I recall attending a freerunning jam at Imax (London’s most notorious spot) in which the unoriginality of movement was excruciating, to put it politely. The spot was overrun with guys trying to prove their worth to each other and a few famed freerunners, while myself and most others were at the sidelines watching ego fest 2012 unfold. You couldn’t train in this atmosphere, not unless you were willing to perform. People were lined up (like employees at an office queuing for the water dispenser) and were going for Side flip off the block, side flip off the block, side flip off the block, dive kong, same dive kong and the same dive kong but slightly bigger…
Though there was technically a high degree of difficulty, the reproduction of movement diluted its value. ‘Difficulty’ doesn’t matter because it is relative to others. When we stop measuring ourselves against others we find real progress.
From experience I’ve found there’s certainly no way to find fulfillment from trying tick boxes – e.g. ‘I can do this, and this, and this’ – I’m not sure if anyone learned anything new that day, least myself; everyone was too scared to become an outcast, or inferior, and so they conformed to one channel of movement.
Move for yourself, satisfy your craving for creativity, technique, speed, endurance or whatever! Try things that other people might think are stupid, weird or unimpressive and see where they lead you.
Here are some wise words from my friend Maz:
“Solo training to me is a process which requires a good level of dedication to the art of Parkour. I personally could say solo training has benefited me greatly. It lets me stay on track, I may come to a spot with a goal, I know I will pursue this goal and be able to focus on achieving it, because I don’t have other people putting me under pressure to do something they want to do.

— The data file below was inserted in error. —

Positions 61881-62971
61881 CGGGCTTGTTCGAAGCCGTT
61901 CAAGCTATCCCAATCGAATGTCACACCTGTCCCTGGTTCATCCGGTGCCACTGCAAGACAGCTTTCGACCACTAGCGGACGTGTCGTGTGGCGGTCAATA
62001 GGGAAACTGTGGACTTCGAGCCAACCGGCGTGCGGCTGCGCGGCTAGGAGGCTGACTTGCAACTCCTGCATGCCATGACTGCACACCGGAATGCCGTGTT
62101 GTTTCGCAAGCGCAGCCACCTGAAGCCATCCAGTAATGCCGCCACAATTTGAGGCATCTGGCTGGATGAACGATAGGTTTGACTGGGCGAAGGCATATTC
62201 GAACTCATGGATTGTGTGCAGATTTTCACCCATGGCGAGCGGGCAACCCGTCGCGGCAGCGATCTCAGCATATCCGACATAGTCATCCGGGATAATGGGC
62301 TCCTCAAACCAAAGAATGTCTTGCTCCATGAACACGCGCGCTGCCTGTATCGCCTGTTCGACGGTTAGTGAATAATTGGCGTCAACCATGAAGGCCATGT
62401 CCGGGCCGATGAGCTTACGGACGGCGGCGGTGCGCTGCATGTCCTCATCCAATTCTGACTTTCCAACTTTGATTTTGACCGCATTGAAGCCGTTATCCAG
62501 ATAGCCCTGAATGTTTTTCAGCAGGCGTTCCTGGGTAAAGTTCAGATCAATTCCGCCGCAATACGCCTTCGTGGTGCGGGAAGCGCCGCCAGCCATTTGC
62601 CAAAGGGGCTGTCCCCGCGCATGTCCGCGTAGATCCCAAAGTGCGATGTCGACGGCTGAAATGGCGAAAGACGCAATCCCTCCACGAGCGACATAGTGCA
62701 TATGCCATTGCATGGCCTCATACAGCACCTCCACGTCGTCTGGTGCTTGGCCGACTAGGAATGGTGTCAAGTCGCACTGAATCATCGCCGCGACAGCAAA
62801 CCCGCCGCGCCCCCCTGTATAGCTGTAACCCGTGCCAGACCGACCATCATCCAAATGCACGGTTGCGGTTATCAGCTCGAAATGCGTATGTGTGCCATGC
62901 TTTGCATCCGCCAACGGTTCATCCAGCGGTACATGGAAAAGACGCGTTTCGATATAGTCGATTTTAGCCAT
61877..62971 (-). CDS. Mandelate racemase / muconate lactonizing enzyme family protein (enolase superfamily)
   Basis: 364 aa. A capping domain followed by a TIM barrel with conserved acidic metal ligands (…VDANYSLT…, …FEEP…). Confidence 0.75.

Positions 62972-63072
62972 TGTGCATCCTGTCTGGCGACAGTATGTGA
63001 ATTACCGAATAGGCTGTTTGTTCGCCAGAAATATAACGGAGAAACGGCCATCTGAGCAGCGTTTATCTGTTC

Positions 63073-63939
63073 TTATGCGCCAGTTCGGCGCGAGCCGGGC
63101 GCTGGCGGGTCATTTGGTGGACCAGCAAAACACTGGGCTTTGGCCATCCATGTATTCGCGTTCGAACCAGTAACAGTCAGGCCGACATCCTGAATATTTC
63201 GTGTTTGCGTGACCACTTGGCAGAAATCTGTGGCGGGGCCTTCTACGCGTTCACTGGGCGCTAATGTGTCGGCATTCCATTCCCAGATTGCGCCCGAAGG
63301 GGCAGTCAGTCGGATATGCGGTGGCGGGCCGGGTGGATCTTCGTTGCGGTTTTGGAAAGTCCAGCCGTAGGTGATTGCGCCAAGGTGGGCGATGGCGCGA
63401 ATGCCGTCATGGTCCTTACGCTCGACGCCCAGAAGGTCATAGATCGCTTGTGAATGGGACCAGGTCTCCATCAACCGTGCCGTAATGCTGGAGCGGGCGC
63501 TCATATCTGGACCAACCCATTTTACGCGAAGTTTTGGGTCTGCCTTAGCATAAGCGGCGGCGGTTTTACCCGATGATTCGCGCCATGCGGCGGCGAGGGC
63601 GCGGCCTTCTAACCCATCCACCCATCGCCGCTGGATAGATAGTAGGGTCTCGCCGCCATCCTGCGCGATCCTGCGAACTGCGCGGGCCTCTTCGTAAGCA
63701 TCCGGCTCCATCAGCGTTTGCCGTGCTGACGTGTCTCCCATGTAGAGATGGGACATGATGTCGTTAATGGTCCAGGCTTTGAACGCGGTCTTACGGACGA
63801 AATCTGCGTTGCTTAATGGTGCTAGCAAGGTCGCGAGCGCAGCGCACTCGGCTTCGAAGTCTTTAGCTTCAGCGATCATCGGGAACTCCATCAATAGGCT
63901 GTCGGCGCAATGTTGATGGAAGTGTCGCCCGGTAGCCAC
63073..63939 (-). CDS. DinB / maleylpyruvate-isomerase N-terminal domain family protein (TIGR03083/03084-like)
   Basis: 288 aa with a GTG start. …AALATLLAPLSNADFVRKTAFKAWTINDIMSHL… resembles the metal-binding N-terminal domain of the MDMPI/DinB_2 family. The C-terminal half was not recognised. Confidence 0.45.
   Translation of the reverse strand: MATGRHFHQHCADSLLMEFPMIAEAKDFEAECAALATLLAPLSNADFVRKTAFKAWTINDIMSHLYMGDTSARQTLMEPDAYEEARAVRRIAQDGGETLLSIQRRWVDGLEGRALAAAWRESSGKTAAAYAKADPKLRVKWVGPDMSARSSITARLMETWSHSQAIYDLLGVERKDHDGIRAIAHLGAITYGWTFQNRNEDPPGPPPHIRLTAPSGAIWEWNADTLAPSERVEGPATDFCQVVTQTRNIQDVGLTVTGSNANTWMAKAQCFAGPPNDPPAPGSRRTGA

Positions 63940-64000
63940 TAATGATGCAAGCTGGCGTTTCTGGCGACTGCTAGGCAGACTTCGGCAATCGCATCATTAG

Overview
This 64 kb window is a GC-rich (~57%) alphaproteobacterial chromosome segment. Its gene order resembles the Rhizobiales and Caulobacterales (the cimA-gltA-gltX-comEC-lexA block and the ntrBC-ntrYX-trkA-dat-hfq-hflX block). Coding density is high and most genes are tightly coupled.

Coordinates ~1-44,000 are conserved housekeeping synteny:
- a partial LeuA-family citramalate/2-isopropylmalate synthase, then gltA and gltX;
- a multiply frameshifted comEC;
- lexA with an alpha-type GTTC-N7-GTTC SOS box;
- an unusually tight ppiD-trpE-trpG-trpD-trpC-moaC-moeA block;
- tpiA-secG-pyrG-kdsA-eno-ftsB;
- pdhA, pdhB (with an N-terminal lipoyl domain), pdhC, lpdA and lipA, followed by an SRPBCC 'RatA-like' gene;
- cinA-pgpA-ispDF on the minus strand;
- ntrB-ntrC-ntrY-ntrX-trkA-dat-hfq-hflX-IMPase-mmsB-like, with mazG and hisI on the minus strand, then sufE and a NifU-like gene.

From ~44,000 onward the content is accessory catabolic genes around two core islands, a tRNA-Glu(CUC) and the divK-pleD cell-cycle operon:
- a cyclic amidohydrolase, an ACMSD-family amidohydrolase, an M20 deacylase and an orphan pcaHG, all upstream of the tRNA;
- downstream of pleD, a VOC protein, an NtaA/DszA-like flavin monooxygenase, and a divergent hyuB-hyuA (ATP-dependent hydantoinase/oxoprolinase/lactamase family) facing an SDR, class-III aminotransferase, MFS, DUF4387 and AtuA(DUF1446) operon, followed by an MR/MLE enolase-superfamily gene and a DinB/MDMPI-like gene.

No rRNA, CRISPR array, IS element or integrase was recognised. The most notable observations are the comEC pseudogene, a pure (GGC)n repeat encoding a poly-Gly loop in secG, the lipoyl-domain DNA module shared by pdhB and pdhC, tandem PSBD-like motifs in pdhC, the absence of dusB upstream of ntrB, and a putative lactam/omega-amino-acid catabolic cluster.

Training solo also allows me to be at whatever pace I want to be, I am able to train when I want, relax when I want to, and I can train at whatever intensity I want to.”
Training with others
If I only trained alone, there’s no doubt I’d go mental and self destruct – humans need company and sometimes 2 heads are better than 1, so how do we know when to train solo and when to train with others? Movement serves as conversation; it is another language – an exchange or ideas and creativity. When I’ve smoothed over the cracks that ego leaves in my training (constant repairs may be needed), that’s when I get back to training with friends.
Its important to recognise the desire to move and to tend to it, whether or not Tom can be bothered, Harry thinks it’s too wet outside or Dave’s seeing his girlfriend (again). The point I’m trying to make is movement can be unconditional.
When you have one little move in your head, maybe a jump you saw a few weeks back that you just want to go out and try nail, you’ll know to take it alone – sometimes there is no need to bring ‘the crew’, other times, you’re up for a laugh, you will know that you are going to train with your friends, but without the nagging voice that says ‘You can jump further than that’ ‘Go on, just do it, he did’. Leave behind all expectations of yourself and just move.
When you do train alone, what starts as a 10 minute session could be an hour, you have no responsibilities or obligations. Best part is you can leave without everyone being like ‘Where you going man?’ And in the face of frustration, take yourself out alone, no sweat, no pressure, try something different- It’s not giving up, it’s progress.
Following these new ideas I’ve begun to train on my own terms. I hope this article helps you find the same contentment in your journey as a traceur/freerunner.